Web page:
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Helping patients make better decisions: how to apply behavioral economics in clinical practice

Authors Courtney M, Spivey C, Daniel K

Received 16 July 2014

Accepted for publication 7 August 2014

Published 29 October 2014 Volume 2014:8 Pages 1503—1512

DOI https://doi.org/10.2147/PPA.S71224

Checked for plagiarism Yes

Review by Single-blind

Peer reviewer comments 2

Editor who approved publication: Dr Johnny Chen

Maureen Reni Courtney,1 Christy Spivey,2 Kathy M Daniel1
1College of Nursing, 2College of Business, University of Texas at Arlington, Arlington, TX, USA
 
Abstract: Clinicians are committed to effectively educating patients and helping them to make sound decisions concerning their own health care. However, how do clinicians determine what is effective education? How do they present information clearly and in a manner that patients understand and can use to make informed decisions? Behavioral economics (BE) is a subfield of economics that can assist clinicians to better understand how individuals actually make decisions. BE research can help guide interactions with patients so that information is presented and discussed in a more deliberate and impactful way. We can be more effective providers of care when we understand the factors that influence how our patients make decisions, factors of which we may have been largely unaware. BE research that focuses on health care and medical decision making is becoming more widely known, and what has been reported suggests that BE interventions can be effective in the medical realm. The purpose of this article is to provide clinicians with an overview of BE decision science and derived practice strategies to promote more effective behavior change in patients.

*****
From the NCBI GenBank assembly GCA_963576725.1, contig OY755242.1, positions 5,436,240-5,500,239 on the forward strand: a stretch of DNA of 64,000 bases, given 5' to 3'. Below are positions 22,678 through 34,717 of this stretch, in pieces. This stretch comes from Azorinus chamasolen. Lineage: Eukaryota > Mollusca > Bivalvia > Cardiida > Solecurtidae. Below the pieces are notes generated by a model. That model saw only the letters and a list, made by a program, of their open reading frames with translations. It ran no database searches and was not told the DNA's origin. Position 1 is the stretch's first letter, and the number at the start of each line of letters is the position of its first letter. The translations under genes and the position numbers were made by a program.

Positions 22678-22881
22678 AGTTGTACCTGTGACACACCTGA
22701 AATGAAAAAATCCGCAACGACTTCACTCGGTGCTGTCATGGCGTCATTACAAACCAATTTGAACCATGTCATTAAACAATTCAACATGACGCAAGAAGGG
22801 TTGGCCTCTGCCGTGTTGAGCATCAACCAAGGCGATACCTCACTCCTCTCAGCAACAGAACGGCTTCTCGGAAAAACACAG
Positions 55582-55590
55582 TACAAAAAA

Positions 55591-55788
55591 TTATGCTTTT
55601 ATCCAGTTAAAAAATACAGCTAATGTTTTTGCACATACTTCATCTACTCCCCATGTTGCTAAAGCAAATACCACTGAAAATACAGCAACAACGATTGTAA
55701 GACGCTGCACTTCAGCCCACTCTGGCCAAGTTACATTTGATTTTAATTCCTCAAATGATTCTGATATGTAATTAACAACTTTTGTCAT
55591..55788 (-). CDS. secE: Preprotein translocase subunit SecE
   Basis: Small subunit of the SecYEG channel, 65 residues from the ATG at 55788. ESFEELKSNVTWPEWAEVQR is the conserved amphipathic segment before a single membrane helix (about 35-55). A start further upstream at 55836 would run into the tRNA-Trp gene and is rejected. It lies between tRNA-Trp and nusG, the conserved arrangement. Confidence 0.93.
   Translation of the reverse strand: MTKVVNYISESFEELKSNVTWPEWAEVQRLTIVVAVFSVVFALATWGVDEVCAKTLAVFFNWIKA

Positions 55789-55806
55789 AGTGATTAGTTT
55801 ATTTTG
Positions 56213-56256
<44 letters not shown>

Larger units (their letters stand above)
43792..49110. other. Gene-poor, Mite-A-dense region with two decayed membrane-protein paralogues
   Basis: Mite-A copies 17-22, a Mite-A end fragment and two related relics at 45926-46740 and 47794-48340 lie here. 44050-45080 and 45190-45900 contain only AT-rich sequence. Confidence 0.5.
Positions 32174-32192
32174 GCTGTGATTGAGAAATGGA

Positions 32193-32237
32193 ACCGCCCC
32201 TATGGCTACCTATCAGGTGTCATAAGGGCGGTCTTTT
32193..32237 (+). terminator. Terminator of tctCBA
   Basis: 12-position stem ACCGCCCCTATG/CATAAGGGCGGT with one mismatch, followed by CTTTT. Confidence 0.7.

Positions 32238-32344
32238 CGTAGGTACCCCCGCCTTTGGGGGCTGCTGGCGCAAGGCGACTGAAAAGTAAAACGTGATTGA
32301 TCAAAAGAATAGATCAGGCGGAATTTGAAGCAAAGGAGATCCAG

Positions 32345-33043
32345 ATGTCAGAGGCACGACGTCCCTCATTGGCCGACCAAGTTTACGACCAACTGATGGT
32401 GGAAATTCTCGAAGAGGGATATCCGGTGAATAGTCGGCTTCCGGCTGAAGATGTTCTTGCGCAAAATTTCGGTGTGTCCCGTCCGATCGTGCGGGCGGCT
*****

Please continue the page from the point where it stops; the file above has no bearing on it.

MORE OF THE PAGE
Keywords: nursing, message framing, defaults, incentives, social norms, commitment devices, health care

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